A common question that is asked from time to time is how does a hair follicle or graft grow after it is transplanted? This is a great question and an important one.
Follicle grafts are taken from the safe zones in men via Follicular Unit Extraction (FUE) or by the standard strip/Follicular Unit Transplant (FUT) method and are transplanted into the scalp where hair is needed which is also called the recipient area. Small slits are used to create the “sites” at which the follicle grafts will reside. The depth of the slit is within 1-2mm and usually sub-dermal. The follicle grafts are carefully “placed” into the scalp with fine instruments and orientated in a natural fashion designed by the hair transplant or hair restoration professional. Now what happens?
Follicle grafts are immediately cut from capillary circulation and thus the source of nutrients and oxygen are cut off during an FUT or FUE procedure. For this reason alone it is critical to provide these follicle grafts a bridge until they can re-establish themselves another source of nutrients and oxygen, although some oxygen can be extracted from ambient air. The bridge/s until this occurs are in two different areas.
1. A holding or storage solution before they are transplanted.
2. The recipient area within the scalp.
- Physiological Saline or 0.9% NACL is the standard holding solution and is still used today in many hair transplant clinics. If the grafts are going to be stored for a relatively short period of time, then chilled saline (around 5 degrees Celsius) can be highly effective to keep follicle grafts from desiccation and not have osmotic instability such as in hypo-tonic or hyper-tonic environments. Follicle hair grafts can survive outside of the body up to 12 hours but they do have an exponential decrease in yield after 12 hours. In comparison to other transplanted organs and tissue: The heart must be extracted, sewn back in and beating within 4 hours. The liver and pancreas must be transplanted within 2 to 14 hours after physiological death. The lungs must be transplanted 4 to 6 hours after a physiological death. Corneas, when preserved in specific media can last up to and over 14 days. So one can conceive that follicle hair grafts are very hardy outside of the scalp but time is of essence when the 12th hour approaches. The reason for a decreased yield is that these follicle grafts are alive with cells actively respiring. They are continually using the nutrients from their surroundings and while this is occuring, the waste by products from cellular respiration can decrease the Ph balance of Saline. A lower Ph can cause cellular damage. The absence of a continuous nutrient source can also cause these cells to go into what is called apoptosis (programmed cellular death). Other issues that occur are associated with what are called “free radicals”. Free radicals are released during trauma such as the dissection of follicle grafts. Free radicals are also damaging to cells in follicle grafts.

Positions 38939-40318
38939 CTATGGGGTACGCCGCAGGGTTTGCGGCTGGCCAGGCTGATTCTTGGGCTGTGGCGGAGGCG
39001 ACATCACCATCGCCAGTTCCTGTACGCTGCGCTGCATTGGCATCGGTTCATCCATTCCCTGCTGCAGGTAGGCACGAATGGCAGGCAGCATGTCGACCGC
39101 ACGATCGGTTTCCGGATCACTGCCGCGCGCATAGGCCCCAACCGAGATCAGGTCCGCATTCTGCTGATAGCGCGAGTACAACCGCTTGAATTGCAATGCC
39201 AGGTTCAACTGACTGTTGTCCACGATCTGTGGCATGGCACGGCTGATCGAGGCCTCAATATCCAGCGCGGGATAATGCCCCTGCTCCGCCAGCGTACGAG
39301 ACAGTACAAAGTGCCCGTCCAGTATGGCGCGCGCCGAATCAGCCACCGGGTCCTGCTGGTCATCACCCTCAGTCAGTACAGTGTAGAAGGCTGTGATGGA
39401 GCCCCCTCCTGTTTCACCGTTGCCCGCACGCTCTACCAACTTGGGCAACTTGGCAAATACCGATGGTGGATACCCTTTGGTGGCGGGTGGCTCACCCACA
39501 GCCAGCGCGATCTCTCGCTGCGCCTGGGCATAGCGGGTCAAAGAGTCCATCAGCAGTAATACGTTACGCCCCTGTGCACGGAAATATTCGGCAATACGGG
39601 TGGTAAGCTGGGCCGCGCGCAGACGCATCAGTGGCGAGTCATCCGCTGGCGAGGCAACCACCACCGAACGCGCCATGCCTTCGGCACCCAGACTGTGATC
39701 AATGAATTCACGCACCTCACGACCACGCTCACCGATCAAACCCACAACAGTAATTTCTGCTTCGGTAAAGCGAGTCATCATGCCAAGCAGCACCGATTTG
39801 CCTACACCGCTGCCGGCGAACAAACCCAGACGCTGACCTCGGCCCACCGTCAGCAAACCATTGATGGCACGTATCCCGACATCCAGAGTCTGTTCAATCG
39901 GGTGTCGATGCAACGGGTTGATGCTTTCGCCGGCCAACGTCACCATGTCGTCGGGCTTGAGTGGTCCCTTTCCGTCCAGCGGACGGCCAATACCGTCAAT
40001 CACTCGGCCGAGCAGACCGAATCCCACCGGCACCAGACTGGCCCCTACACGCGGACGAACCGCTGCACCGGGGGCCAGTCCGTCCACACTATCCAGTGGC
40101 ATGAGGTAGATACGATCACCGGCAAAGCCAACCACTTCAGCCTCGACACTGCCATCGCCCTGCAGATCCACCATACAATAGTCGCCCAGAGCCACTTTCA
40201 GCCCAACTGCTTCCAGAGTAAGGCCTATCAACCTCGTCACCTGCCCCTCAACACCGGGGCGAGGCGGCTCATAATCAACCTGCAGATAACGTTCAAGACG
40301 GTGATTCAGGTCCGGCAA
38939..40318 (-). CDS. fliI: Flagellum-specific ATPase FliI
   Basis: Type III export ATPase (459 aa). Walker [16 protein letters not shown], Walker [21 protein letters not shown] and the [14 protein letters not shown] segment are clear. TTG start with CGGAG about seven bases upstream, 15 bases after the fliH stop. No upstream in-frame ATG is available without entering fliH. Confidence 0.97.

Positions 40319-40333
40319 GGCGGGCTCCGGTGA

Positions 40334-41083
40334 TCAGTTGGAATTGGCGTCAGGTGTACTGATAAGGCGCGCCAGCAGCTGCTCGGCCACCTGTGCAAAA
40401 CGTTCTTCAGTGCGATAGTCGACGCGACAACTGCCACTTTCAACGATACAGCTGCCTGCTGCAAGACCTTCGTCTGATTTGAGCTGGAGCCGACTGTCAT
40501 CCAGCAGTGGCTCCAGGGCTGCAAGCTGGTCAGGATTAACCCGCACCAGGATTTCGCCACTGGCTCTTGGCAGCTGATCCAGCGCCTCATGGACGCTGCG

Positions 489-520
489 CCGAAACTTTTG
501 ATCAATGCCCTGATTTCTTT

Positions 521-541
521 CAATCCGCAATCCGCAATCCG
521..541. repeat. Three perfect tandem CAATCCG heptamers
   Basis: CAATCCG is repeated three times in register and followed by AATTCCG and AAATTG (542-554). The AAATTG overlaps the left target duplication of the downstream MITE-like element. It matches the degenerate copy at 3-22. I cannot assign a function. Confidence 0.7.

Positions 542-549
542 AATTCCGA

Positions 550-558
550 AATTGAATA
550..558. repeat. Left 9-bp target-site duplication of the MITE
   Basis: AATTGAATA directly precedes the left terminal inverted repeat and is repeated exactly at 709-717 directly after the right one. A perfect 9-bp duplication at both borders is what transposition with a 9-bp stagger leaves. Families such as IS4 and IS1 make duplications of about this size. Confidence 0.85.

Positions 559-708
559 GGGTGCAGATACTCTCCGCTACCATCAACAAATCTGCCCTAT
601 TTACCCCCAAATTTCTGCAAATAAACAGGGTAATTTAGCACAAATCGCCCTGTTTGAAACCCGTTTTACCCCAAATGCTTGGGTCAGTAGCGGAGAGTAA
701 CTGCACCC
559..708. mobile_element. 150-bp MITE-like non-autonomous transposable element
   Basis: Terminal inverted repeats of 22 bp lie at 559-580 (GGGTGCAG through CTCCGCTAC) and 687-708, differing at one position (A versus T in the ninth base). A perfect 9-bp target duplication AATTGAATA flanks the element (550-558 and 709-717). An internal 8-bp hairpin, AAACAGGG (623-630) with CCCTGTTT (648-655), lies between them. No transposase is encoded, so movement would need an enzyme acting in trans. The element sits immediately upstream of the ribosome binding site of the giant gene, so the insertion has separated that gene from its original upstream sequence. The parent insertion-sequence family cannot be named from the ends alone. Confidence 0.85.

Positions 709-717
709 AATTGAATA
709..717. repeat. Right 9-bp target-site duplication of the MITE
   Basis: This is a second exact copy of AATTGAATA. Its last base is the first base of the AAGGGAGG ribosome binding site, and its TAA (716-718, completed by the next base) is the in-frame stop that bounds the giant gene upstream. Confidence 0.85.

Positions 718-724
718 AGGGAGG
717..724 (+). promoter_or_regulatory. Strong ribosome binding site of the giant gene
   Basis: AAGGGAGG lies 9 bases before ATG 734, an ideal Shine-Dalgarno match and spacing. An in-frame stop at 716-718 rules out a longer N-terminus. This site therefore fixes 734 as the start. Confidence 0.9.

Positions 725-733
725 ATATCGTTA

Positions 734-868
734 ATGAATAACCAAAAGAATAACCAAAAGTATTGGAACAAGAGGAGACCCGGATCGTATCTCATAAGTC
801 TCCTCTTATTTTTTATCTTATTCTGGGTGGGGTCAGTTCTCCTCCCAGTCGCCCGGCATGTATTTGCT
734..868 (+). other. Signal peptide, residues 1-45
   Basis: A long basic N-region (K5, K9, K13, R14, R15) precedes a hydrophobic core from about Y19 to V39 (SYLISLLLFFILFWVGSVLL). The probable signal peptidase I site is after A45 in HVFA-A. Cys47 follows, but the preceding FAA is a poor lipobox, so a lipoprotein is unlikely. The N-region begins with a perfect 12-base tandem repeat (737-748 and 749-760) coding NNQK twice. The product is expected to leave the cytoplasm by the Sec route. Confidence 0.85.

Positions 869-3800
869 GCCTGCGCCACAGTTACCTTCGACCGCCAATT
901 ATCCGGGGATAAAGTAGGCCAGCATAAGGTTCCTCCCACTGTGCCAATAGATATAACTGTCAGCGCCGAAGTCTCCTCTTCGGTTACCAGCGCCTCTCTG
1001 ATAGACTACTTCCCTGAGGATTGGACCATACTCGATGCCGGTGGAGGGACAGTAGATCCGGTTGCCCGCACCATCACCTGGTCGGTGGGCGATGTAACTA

Different medias are now employed today to combat Ph changes, nutrients, and free radical problems. Medias such as Plasmalyte A, Lactated Ringers, hypothermosol and balancing salts solution are used in lieu of physiological saline. All of these media are a great addition to hair restoration however not exactly necessary if the hair clinic is efficient in the extraction and and transplanting of the follicle grafts.
The next area of concern for follicle grafts is the recipient area in which they are transplanted. Below is an image showing the natural capillary circulation to each and every follicle in the human scalp.
Part II coming soon…